• Numbers. Spell out numbers one through nine, use figures for number 10 and higher (seven times), use numbers for ages except for objects (27-year-old woman, two-year-old laptop), use figures for dollar amounts ($2), use cardinal numbers for dates (May 31).

This is just a short snippet of the AP guidelines. Consult the official stylebook for more specific concerns.

When AP Style and SEO Say “I Do”

“If you’re publishing online, Google-style (i.e. SEO) always trumps AP style.” Robert Niles suggests in the University of Southern California’s online journal review.

Not to throw stones, but I have a bit of a bone to pick with this. You don’t have to forsake AP in favor of SEO. Merging the two is not only possible, but this writer encourages it!

Too often, so-called SEO gurus write articles with the sole purpose of optimization in mind. While it may do well in regards to clicks and traffic, the articles are often written with no substance in mind.

While you’re writing, you need to be asking yourself one monumental question: “Why should someone read this?”

Answer this question throughout the blog. Offer insightful tidbits and include relevant helpful information. At the end of the day, AP style is for the format and SEO is for ranking purposes. Everything in between is up to you, the writer.

Below are a few helpful tips and tricks to help jog your creativity in order to merge the two.

Consider your audience. Who is your target audience? What is the demographic you’re hoping to reach? Flesh out who you’re writing for and hone your voice to reach that audience.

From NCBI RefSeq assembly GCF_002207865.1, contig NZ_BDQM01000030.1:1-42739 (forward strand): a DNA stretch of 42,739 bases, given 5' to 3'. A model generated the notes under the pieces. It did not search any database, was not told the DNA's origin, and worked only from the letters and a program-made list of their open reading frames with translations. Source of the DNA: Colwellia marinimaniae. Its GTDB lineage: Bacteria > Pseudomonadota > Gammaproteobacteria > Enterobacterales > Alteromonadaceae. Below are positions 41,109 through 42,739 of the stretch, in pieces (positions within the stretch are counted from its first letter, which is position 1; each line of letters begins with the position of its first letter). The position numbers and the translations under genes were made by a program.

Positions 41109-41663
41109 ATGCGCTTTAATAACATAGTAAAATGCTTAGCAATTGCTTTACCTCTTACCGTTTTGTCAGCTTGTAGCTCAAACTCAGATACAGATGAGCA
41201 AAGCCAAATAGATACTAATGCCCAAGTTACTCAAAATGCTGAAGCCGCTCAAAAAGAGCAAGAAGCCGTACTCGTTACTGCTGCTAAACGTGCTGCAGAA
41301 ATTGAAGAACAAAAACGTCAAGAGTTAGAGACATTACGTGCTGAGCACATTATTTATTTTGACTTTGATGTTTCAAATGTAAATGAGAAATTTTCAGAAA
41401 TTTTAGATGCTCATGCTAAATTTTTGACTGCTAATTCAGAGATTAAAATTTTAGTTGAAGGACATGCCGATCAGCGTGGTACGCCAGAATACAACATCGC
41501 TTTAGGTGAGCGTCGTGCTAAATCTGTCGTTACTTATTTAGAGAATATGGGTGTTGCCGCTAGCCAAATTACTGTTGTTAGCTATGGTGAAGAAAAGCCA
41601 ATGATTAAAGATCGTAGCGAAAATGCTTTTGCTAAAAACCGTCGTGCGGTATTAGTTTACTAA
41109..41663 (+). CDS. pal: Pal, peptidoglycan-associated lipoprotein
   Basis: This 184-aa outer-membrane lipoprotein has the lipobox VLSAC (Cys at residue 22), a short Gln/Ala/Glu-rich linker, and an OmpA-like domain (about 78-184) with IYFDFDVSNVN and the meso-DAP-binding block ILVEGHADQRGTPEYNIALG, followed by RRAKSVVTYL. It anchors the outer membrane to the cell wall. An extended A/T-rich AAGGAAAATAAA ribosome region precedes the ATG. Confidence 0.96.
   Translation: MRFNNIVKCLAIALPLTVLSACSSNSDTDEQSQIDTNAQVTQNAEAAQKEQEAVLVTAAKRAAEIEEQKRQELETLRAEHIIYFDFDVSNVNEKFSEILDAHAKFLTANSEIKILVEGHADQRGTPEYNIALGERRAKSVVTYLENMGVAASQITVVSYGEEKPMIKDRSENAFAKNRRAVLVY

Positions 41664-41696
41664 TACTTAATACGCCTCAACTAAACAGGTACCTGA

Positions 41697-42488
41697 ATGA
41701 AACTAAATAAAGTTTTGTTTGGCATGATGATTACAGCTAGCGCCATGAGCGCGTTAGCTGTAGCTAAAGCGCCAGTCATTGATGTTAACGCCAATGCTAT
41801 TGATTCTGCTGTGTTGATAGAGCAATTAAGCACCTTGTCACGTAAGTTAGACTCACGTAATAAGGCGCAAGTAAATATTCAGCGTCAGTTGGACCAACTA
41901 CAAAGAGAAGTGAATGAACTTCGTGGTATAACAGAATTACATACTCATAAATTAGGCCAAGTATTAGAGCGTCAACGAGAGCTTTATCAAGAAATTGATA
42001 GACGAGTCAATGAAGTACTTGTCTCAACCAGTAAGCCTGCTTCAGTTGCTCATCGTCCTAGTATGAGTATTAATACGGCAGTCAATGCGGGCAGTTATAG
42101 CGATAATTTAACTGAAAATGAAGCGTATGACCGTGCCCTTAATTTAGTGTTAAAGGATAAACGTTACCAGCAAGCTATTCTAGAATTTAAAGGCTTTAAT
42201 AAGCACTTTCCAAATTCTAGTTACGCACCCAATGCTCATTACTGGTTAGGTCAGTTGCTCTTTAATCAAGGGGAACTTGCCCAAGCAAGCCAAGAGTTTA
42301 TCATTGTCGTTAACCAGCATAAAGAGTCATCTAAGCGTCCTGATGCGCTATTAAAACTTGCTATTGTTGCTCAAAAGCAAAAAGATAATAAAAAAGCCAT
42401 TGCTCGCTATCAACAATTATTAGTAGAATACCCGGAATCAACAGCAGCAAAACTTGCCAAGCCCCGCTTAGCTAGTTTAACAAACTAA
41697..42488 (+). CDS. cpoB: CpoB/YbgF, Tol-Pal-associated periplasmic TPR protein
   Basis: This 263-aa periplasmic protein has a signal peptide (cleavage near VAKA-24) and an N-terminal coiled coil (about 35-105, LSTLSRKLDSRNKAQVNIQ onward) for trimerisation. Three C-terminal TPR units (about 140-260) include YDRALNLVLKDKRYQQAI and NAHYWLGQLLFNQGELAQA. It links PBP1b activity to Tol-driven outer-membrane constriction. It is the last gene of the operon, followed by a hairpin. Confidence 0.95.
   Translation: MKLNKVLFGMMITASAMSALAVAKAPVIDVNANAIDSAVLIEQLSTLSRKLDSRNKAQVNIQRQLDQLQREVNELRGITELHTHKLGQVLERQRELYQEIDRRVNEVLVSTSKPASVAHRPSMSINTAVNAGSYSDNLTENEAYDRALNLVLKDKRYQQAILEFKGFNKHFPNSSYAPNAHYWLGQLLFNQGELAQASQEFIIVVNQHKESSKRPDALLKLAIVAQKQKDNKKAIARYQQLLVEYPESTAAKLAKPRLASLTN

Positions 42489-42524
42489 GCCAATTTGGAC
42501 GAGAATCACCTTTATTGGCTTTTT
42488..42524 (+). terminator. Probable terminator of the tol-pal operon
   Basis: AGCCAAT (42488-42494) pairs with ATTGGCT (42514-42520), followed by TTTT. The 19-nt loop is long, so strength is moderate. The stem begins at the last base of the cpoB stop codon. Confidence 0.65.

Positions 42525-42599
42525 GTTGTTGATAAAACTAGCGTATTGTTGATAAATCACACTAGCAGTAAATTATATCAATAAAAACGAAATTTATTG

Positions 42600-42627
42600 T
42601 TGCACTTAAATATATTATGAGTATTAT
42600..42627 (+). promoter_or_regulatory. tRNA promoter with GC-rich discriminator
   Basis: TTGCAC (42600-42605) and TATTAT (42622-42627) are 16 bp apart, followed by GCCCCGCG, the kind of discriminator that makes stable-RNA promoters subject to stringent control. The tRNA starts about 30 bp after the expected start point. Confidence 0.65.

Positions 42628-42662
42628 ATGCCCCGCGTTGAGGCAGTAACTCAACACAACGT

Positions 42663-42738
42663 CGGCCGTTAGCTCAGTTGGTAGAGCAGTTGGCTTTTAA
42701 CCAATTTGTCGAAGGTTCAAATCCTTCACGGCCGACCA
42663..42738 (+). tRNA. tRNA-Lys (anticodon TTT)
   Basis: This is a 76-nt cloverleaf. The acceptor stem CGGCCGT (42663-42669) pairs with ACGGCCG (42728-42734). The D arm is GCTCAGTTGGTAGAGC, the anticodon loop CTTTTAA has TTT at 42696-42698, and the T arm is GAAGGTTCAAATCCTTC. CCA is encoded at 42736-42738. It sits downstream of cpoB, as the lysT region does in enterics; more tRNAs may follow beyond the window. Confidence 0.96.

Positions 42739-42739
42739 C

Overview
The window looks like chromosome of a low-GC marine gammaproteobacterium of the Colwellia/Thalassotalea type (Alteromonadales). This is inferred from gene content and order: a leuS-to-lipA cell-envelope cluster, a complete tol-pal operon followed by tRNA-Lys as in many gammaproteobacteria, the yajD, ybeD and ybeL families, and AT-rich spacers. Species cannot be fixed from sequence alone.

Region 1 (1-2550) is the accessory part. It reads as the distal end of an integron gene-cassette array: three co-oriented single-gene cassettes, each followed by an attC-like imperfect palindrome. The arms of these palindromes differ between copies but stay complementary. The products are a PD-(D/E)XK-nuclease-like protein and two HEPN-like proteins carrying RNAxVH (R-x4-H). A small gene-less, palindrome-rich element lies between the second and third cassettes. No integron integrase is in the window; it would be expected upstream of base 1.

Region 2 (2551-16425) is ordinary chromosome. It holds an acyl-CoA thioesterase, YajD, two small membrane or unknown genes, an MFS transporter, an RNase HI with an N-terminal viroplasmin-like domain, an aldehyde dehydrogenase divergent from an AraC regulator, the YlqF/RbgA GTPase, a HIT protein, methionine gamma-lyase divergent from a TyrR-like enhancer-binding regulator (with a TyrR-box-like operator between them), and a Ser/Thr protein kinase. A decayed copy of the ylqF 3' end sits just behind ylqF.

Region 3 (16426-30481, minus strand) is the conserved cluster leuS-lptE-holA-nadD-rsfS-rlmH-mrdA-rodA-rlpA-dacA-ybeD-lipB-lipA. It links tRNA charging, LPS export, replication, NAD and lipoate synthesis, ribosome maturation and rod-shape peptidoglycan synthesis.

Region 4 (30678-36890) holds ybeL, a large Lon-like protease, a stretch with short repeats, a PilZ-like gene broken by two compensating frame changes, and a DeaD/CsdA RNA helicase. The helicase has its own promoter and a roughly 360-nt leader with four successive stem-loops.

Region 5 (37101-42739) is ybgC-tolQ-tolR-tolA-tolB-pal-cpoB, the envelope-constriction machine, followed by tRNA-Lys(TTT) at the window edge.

Pick an interesting topic. I know, I know, this is an obvious one, but it bears repeating. You may find the perfect keyword, but did you pair it with an interesting topic? It’s easy to gear your entire blog towards a ranking term but fight the urge to take the easy way out. Consider whether or not you would read about the topic yourself. No? Workshop until you find a topic you’d actually click on.

Write one heck of an intro. You have a mere handful of seconds to capture a reader’s attention. Make every word count with a compelling first line, intriguing introductory paragraph, and seal the deal with a “problem and solution” model. Blogs predominantly address an issue. Regardless of what issue you’re solving, give the solution quickly and use the rest of your article to expand on it.

Will This Union Be Happily Ever After?

Much like a marriage, the relationship between SEO and AP will require a lot of continuous work. The AP style continues to change and SEO evolves with every new Google algorithm update. If you’re feeling out of your league, you can always call in an SEO and AP marriage counselor, more formally known as a content creator.

Content creators, copywriters, bloggers—we go by many names—are well-versed in the latest trends, best practices, and methods to keep your copy consistent, engaging, and crawlable.

Rachel Perez is a Spotify-obsessed Copywriter and Social Media Strategist in Brooklyn, New York. Connect with her on LinkedIn.